Ulterior Motives

How goals, both seen and unseen, drive behavior

Is That Extra Hour of Study Time Worth It?

When students lose sleep, their performance suffers.

It is no surprise that teens and young adults are a pretty sleep-deprived group.  Yesterday morning at 9am, for example, I taught a small class here at the University of Texas.  The students staggered into class looking like they could use a nap.  I also have three teenagers.  They generally stay up late and get up early during the week, hoping to catch up on weekends by sleeping all morning.

There are lots of distractions in the modern world that lead people to stay up late in the night.  For students, though, there is also homework.  On the night before a big exam or a major paper, many students put in a lot of extra study time in order to prepare. 

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Does that extra study time help performance in school?

This question was explored in a studying the January, 2013 issue of Child Development by Cari Gillen-O’Neel, Virginia Huynh, and Andrew Fuligni.  They tracked a group of high school students in 9th, 10th, and 12th grade.  At each grade level, students filled out a daily diary for 2 weeks. 

Every evening during the study, the students rated the amount of sleep they got the day before, the amount of time they spent on homework, and they answered questions about any academic problems they had the previous day (like doing poorly on a test and having difficulty understanding new material).

Overall, there was a tendency for high school students to sleep less as they advanced in school.  So, the 9th-grade-students slept an average of 7.6 hours a night, while the 12th-graders slept only 6.9 hours per night.  Students experienced fewer academic problems as they advanced in school.  That means that students are actually learning better school skills over the years.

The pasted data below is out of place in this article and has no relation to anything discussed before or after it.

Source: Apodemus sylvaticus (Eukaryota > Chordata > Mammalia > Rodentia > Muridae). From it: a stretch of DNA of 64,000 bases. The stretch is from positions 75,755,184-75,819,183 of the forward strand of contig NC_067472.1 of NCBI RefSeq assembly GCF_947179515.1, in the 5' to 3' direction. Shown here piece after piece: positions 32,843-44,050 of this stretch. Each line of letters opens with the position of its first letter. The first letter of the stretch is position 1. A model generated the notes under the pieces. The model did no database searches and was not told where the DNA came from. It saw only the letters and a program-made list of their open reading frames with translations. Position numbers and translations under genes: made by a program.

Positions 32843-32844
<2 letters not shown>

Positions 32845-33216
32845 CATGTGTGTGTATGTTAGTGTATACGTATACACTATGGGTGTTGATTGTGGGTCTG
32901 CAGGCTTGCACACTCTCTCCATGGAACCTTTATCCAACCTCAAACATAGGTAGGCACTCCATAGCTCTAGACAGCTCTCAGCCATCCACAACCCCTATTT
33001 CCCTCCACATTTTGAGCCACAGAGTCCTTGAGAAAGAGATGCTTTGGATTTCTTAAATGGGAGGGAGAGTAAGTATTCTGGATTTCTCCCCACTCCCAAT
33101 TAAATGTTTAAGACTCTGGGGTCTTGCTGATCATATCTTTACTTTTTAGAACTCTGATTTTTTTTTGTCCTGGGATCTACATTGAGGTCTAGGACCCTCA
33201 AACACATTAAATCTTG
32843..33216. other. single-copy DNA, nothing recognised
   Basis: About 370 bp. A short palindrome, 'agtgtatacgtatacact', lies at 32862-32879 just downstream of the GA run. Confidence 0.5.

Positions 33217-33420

The most important result, though, was that when students lost sleep because they spent extra time doing schoolwork, they had significantly more problems the next day than when they got their typical amount of sleep.  This negative effect of extra study time was strongest for 12th-grade-students and weaker for the 9th- and 10th-grade students.

What is going on here?

Sleep is important for many reasons.  It helps memory.  You consolidate memories during sleep.  Sleep also helps you focus and sustain attention.  Sleep also gives you energy to be active.  You are much more likely to be a passive learner when you are tired.  And you learn less when you are passive then when you actively engage with new material.

So, why are high-school Seniors hardest hit? 

The 12th-graders are sleeping least to begin with.  They are just at the edge of their ability to function properly.  When they disrupt their sleep schedule further with extra study, it has strong repercussions for the next school day.  The 9th- and 10th-grade students are a bit more resilient, because they are not as strongly sleep-deprived.

What does this mean?

First off, this study reinforces the general observation that teens and young adults are not sleeping enough.  Getting even an extra 30 minutes of sleep a night would be a huge benefit for this group.

Second, it means that students need to try to spread their work out over longer periods of time.  It is an age-old tradition to cram for exams and to finish papers at the last minute.  There are lots of good reasons to want to avoid cramming.  For example, cramming for an exam may help a student pass that particular exam, but information learned the night before the test is not remembered in the long-term as well as information that is studied over several nights.  If cramming for a test also reduces the amount of sleep a student is getting, then that just adds to the problem. 

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Art Markman, Ph.D., is a cognitive scientist at the University of Texas whose research spans a range of topics in the way people think.

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